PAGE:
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Logo of Phnom Penh Post newspaper Phnom Penh Post - Small lots force many hit by Tuol Kork blaze to consider relocation

Small lots force many hit by Tuol Kork blaze to consider relocation

FAMILIES who lost their homes when a fire tore through their Tuol Kork district community last week say they are still considering offers to move to new land or to stay and rebuild on lots that are too small for their needs.

Authorities say the 178 families from the capital’s Boeung Kak 2 commune whose homes were destroyed in the March 8 fire will be allowed to rebuild, but only on uniformly small plots measuring 3.92 metres by 5.5 metres.

“All 178 families can have equally sized land, even big and small families,” said commune chief Van Sareth.

The flames tore through a hectare of land near Neak Von pagoda in a blaze that officials said started when an electrical fire spread from a wooden home. Tuol Kork district authorities say the families can rebuild, but wider access roads must be accommodated and homes must be constructed at least 10 metres back from a railway that runs through the community.

Chhin Sophal, a representative of the affected residents, said that not all the villagers have agreed on what to do. Some are worried the new master plan for the area, shown to the villagers this week, rendered their properties smaller than before the blaze.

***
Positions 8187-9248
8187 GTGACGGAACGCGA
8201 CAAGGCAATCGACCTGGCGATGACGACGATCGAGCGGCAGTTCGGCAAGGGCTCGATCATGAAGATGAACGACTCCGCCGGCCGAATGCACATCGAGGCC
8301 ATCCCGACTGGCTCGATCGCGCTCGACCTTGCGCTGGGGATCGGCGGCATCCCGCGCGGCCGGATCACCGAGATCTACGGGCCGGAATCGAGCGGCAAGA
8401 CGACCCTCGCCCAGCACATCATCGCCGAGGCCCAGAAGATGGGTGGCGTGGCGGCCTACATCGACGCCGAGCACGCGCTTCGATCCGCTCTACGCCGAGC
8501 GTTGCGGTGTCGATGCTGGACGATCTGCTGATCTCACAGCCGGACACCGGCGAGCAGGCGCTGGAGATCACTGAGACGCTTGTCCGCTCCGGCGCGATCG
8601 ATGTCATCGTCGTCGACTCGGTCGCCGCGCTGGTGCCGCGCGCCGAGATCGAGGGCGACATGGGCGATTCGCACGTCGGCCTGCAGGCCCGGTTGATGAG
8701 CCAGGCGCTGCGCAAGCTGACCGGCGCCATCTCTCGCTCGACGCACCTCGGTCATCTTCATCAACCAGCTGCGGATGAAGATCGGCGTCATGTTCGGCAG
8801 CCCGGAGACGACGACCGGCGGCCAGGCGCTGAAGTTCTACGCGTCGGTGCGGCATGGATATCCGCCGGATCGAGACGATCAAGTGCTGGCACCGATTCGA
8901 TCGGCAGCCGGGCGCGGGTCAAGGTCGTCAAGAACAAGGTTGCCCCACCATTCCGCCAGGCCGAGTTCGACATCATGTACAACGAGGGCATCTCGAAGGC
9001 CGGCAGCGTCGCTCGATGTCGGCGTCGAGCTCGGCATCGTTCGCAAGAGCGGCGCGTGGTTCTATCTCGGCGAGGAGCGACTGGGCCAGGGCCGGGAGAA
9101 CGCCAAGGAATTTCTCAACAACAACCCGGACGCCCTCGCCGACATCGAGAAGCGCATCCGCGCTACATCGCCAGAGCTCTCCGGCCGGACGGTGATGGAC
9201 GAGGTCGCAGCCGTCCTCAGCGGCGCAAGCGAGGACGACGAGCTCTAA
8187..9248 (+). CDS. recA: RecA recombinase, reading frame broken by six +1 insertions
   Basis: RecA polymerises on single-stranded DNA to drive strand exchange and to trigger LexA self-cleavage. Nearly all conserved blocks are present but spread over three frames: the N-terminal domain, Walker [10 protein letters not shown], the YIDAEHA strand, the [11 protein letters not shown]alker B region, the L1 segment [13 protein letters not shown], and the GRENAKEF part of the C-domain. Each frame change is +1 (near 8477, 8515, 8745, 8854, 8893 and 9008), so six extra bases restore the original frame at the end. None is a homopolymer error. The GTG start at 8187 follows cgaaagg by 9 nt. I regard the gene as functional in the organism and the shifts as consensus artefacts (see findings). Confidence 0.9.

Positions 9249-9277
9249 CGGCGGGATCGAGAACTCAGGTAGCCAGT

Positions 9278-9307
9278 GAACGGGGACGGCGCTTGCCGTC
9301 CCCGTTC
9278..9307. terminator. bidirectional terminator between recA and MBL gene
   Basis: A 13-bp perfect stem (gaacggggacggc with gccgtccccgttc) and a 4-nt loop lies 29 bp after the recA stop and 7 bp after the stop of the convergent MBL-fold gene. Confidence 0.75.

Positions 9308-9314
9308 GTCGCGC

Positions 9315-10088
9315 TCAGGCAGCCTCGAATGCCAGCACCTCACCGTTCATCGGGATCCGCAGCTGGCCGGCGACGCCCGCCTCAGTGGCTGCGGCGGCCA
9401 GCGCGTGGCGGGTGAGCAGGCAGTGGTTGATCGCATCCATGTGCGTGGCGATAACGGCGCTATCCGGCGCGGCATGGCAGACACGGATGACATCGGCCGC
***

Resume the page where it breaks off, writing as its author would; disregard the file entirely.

“The majority of people want to stay and live here,” Chhin Sophal said. “But some houses who have big families want to split their family to stay here and live at the new site as well. They want more land.”

Villager Ket Seang Hai said she did not like the way authorities have divided the land, questioning that her family of seven people would be able to squeeze onto the realigned lots after previously enjoying a relatively spacious plot measuring nearly twice the size.

She said she is considering offers to move to relocation sites, including one in Sen Sok district and one in Kandal province’s Ponhea Leu district.
The options have stirred vigorous debate among the families, she said, with some villagers split over whether to rebuild near the railway tracks or move to a better location.

“Right now, we do not know when to start building our house or even which plot of land belongs to us,” she said.

In the meantime, representatives from the private sector moved to help those in need. On Sunday, Toll Royal Railway, which is to rebuild Cambodia’s rail network, donated US$500 worth of rice and noodles to affected families.

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